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Rectifying Glitches and Omissions in Early Physics

Evert Jan Post
Year: 2000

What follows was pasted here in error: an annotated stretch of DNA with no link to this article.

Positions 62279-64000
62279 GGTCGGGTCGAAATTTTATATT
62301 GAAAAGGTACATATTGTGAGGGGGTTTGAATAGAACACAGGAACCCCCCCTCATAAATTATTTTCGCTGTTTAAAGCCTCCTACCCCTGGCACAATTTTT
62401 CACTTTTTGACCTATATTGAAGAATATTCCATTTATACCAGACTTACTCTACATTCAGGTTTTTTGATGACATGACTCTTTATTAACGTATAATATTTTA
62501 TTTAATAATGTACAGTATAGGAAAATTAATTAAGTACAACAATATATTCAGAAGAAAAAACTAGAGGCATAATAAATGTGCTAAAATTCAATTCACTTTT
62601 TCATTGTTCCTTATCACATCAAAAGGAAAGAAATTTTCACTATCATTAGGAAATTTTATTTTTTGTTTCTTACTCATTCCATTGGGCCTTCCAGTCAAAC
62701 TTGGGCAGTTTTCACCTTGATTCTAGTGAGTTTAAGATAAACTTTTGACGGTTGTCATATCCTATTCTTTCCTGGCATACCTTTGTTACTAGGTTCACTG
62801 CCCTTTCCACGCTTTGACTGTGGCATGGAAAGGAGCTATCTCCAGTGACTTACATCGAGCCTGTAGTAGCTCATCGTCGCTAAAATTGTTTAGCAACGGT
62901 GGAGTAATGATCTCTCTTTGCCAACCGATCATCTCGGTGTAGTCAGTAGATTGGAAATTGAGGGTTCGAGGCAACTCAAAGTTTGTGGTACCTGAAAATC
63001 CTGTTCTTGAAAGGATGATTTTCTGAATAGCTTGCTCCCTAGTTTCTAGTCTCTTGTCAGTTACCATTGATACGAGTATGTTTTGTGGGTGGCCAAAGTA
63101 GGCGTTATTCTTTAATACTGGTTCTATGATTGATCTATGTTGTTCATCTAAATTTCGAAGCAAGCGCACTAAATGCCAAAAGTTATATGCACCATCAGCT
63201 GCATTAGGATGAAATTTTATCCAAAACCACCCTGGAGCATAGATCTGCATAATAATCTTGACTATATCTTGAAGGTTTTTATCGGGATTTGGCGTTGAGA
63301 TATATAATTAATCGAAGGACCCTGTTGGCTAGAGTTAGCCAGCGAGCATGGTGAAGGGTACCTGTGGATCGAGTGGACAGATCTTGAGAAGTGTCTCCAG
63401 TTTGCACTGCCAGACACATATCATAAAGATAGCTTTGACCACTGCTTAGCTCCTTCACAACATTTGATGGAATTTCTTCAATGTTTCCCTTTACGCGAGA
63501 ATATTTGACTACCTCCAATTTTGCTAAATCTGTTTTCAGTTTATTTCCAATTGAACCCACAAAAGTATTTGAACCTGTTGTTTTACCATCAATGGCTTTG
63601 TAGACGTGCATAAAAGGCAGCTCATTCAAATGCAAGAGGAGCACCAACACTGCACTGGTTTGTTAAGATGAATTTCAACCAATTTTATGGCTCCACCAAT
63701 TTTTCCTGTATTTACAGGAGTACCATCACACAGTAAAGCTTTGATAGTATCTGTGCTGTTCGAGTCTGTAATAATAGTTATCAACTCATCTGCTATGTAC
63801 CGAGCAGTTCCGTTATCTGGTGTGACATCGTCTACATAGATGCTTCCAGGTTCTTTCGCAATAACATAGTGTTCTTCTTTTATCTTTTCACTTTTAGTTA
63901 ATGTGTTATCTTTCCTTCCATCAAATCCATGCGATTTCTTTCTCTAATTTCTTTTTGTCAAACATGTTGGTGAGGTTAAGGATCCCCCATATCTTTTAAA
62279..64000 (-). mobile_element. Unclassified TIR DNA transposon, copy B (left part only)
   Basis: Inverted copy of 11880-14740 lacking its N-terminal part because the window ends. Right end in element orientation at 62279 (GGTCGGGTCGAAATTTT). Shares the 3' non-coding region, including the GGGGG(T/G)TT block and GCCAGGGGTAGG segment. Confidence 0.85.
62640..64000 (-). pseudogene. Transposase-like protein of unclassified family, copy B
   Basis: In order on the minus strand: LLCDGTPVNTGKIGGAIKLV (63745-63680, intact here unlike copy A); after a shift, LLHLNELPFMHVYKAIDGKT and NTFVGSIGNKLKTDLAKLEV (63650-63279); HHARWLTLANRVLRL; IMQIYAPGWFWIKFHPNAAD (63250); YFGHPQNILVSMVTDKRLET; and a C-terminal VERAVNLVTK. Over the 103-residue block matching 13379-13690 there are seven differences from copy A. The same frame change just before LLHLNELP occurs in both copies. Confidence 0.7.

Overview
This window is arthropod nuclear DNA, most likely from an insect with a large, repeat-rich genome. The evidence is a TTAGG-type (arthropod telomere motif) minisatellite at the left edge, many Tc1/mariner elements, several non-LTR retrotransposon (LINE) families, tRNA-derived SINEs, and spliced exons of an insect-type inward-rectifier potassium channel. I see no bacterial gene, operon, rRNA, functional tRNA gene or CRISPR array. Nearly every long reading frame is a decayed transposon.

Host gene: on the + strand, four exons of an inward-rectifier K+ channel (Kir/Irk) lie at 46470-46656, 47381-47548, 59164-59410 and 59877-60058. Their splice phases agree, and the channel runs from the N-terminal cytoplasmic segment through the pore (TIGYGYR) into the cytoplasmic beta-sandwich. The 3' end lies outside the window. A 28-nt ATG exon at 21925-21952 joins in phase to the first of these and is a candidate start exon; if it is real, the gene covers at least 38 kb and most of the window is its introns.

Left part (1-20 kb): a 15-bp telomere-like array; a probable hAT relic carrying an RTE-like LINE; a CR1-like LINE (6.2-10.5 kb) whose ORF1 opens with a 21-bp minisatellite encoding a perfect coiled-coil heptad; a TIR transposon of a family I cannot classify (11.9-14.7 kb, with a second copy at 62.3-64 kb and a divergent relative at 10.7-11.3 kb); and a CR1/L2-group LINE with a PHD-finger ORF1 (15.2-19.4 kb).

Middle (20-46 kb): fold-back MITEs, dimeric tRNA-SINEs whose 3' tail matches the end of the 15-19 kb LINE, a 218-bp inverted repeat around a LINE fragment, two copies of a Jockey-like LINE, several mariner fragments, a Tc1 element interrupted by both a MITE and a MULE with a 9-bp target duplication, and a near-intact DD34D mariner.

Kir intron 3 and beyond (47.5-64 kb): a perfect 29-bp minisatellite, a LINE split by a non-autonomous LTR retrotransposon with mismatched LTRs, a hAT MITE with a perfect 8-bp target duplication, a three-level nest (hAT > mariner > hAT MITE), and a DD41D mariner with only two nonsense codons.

This article discusses a selection of problems that ensue from (over-)using local description in inherently global situations. Two cases, discussed here, are Faraday's law of induction and the kinship of the Michelson-Morley and Sagnac interferometer experiments. Conceptual predicaments created by standard (local) approaches are first discussed in setting the stage for learning how to deal with the differentiation of integral expressions describing global situations. Once the results thereof have been secured, the business of repair begins. The global Faraday induction law gives rise to the source-free Maxwell equations as well as the Lorentz force law. The Michelson and Sagnac experiments end up in unified description, invoking minimal relativity precepts, here shared by special and general theory: i.e., constancy of the speed of light. The latter premise is valid for both, as long as gravity profiles remain "flat" on an astronomical scale. All of which brings us to the local concept of the Weber potential, which, after the revision by Phipps, is not only compatible with, but a sine qua non for a relativity view of E&M theory. Its application improves the logic and precision of the Sommerfeld-Dirac view of hydrogen fine structure. These efforts at conceptual integration make the Lorentz group a much more abstract item than hitherto perceived.